The fashions of ‘Downton Abbey’

History was my favorite subject in school and is a big passion of mine. So I often watch shows on the History Channel, Discovery Channel or whatever channel that gives me an insight on it.

I’m also fascinated by old movies, antique jewelry, or anything that infamous stars like Doris Day, Joan Crawford, Elizabeth Taylor and Marilyn Monroe, wore in those black and white movies from the ’40s and ’50s. Back in the day, the studio’s costume designer would dress the stars for everything, even the award shows, and that included the “Oscars.” The great fashion designer Edith Head, is one of the costume designers whose style I’ve often admired via those old films and is responsible for most of those ladies styles aforementioned.

I actually started watching the PBS show “Downton Abbey” because of the decade it was set in knowing I’d love all the fashion — I fell in love with the show second. I think the 1920s is one of my favorite eras for hair, clothes, shoes, makeup and especially jewelry.

There was a line of jewelry called “1928” that I used to buy antique inspired broaches, earrings, rings from a store called Mervyn’s … that store became or is now Kohl’s … at least Kohl’s now stands where all the Mervyn’s use to be where I live.

At any rate, this is the last season for “Downton Abbey,” and I’m going to be sad to see all the great storylines and all the fabulous fashions come to an end.

I’ve often wondered what inspired the stylist or costume designers to create the different looks for all the specific characters and Anna Mary Scott Robins, the costume designer for season six of “Downton Abby” summed it up this way:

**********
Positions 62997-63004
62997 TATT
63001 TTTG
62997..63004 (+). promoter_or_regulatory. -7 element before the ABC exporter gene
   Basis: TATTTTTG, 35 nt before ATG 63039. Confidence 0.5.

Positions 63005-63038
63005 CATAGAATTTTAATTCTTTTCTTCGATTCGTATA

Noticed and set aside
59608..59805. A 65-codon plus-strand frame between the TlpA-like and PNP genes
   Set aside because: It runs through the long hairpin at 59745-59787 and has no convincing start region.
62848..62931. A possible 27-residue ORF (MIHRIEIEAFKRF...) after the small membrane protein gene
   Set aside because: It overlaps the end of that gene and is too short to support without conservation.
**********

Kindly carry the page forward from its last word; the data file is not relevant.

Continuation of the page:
downton-abbey-clothing-line-main“I’ve really gone to town and found some incredible original pieces that I’m very excited about. Knowing that it’s the final season, I wanted to go out on a high and epitomize that mid-decade point that we’ve reached. The ’20s glamour and decadence, knowing that that way of life is waning. You could troll vintage markets for months and months and months and it might not be exactly like it was in your imagination. That’s another reason you make something: It gives you control over the exact coloring of the silk, the cut, the detailing. I tend to have an open mind when vintage shopping and am constantly looking for things that could be for any of our characters. When I find them, I’ll buy them and stockpile them. I know the characters so well that I can buy things knowing they’ll be good for certain scene moments. Having a rough idea where the characters’ stories are taking them, I try to be prepared.”

Until next time my Veteran Fashionistas, as always, stay fashionable!



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About the Author

Jackie Tacke

Jacquelyn Tacke is a proud Navy veteran. She has represented designers from “Project Runway,” “Project Runway All Stars,” “All On The Line,” etc. Some of those designers’ lines were sold in Dillard’s, Lane Bryant, the Smithsonian museum, as well as a variety of boutiques across the U.S. She has produced celebrity fashion shows all across the country and abroad. She was also a guest speaker for FIDM (Fashion Institute of Design & Merchandising) in San Diego and is a member of Fashion Group International.

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